Time estimation is a complex cognitive task that is especially challenging when the time period includes sleep. To determine the accuracy of sleep duration perception, we investigated 44 healthy subjects participating in multi-day inpatient sleep protocols during which they had extended nighttime and short daytime sleep opportunities but no time cues or knowledge of time of day.
The first sleep opportunity was at habitual sleep time and duration. The subsequent 3, 4, or 11 days had 12-h nighttime sleep opportunities and 4-h daytime nap opportunities, potentially creating an experimentally induced “insomnia” with substantial time awake during scheduled sleep.
Subjective sleep duration estimates were accurate for the first (habitual) sleep opportunity. The subjective reports following nighttime 12-h sleep opportunities significantly underestimated objective sleep duration, while those following daytime 4-h sleep opportunities significantly overestimated objective sleep duration. Misperception errors were not explained by poor sleep efficiency, which was lower during 4-h (~39%) than 12-h opportunities (~71%). Subjective sleep estimates after 4-h opportunities correlated with the percentage of REM and N3 sleep. Subjective sleep estimates following 12-h opportunities were, unexpectedly, negatively correlated with NREM stage 2 sleep.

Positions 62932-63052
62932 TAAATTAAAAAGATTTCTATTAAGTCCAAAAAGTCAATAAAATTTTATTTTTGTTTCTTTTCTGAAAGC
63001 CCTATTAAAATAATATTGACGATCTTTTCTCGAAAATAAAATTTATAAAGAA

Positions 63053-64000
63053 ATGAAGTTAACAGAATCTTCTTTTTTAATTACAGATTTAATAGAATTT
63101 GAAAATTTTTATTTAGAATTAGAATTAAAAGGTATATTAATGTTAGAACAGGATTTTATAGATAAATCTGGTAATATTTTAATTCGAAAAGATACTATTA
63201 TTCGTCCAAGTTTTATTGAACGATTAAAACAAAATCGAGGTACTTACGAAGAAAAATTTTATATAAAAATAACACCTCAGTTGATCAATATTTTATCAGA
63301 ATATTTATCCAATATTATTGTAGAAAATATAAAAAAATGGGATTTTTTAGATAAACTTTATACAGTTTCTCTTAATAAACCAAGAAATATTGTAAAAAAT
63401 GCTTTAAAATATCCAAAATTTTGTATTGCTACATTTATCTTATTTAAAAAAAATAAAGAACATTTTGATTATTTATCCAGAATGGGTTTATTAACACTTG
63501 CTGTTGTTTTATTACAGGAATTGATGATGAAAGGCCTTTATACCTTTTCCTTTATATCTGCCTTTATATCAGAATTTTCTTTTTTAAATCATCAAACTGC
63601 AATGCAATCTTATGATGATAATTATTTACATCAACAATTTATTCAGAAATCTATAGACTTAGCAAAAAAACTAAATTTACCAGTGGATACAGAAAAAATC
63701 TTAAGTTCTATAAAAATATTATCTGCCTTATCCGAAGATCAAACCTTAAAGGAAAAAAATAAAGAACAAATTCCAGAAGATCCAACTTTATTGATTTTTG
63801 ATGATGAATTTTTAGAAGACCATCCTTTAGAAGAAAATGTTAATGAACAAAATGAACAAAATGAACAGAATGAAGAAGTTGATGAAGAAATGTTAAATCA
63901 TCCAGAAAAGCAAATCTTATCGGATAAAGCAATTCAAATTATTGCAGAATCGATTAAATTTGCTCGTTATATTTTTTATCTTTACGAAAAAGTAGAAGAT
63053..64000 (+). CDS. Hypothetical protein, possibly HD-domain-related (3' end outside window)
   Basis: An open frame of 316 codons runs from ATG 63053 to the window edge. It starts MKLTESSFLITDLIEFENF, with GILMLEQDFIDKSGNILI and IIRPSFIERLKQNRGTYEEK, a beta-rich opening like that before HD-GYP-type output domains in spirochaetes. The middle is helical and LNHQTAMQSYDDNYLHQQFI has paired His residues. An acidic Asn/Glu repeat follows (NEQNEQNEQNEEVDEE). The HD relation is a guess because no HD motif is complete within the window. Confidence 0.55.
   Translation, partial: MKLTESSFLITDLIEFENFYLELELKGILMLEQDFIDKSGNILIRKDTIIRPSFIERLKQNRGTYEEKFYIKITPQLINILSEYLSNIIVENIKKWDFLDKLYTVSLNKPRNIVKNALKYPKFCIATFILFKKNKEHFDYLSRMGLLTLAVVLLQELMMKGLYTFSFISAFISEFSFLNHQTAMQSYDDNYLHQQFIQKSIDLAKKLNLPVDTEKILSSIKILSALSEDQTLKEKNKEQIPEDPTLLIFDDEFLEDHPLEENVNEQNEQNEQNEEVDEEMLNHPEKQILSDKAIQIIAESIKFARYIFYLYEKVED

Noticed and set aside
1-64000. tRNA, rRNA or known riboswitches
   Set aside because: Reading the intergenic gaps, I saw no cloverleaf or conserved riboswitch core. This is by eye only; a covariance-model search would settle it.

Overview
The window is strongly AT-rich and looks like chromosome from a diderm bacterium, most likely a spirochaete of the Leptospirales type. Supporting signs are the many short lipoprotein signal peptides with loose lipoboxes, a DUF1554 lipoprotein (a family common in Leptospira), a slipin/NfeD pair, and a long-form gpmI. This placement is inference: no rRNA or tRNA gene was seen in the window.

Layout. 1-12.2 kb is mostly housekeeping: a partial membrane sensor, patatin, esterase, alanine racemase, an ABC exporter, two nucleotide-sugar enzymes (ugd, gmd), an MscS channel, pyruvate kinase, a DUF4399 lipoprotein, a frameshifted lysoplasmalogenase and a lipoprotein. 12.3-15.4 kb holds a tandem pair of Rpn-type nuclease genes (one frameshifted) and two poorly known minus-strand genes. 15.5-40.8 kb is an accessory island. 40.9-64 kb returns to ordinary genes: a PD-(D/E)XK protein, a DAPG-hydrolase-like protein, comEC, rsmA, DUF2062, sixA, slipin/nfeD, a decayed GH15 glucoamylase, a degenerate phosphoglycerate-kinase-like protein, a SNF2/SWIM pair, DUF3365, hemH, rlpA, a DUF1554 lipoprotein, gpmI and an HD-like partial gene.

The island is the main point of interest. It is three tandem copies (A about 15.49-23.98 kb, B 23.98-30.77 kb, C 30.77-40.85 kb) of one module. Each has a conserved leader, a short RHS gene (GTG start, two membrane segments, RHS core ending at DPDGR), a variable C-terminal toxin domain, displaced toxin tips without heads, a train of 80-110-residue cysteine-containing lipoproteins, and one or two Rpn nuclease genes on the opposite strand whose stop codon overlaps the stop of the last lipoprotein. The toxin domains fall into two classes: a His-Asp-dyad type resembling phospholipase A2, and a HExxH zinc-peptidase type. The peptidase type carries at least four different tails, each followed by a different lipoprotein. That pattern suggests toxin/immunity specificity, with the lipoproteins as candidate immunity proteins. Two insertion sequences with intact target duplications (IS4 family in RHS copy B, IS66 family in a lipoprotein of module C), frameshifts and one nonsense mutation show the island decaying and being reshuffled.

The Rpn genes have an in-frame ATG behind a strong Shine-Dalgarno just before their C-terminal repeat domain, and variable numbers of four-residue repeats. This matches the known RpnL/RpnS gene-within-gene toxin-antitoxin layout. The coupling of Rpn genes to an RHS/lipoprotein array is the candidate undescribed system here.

The estimation of sleep duration in the absence of time cues may depend on length of sleep opportunity and/or time of day. The results have implications for understanding sleep state misperception, which is an important consideration in patients with insomnia.
Bianchi MT; Wang W; Klerman EB. Sleep misperception in healthy adults: implications for insomnia diagnosis. J Clin Sleep Med 2012;8(5):547-554.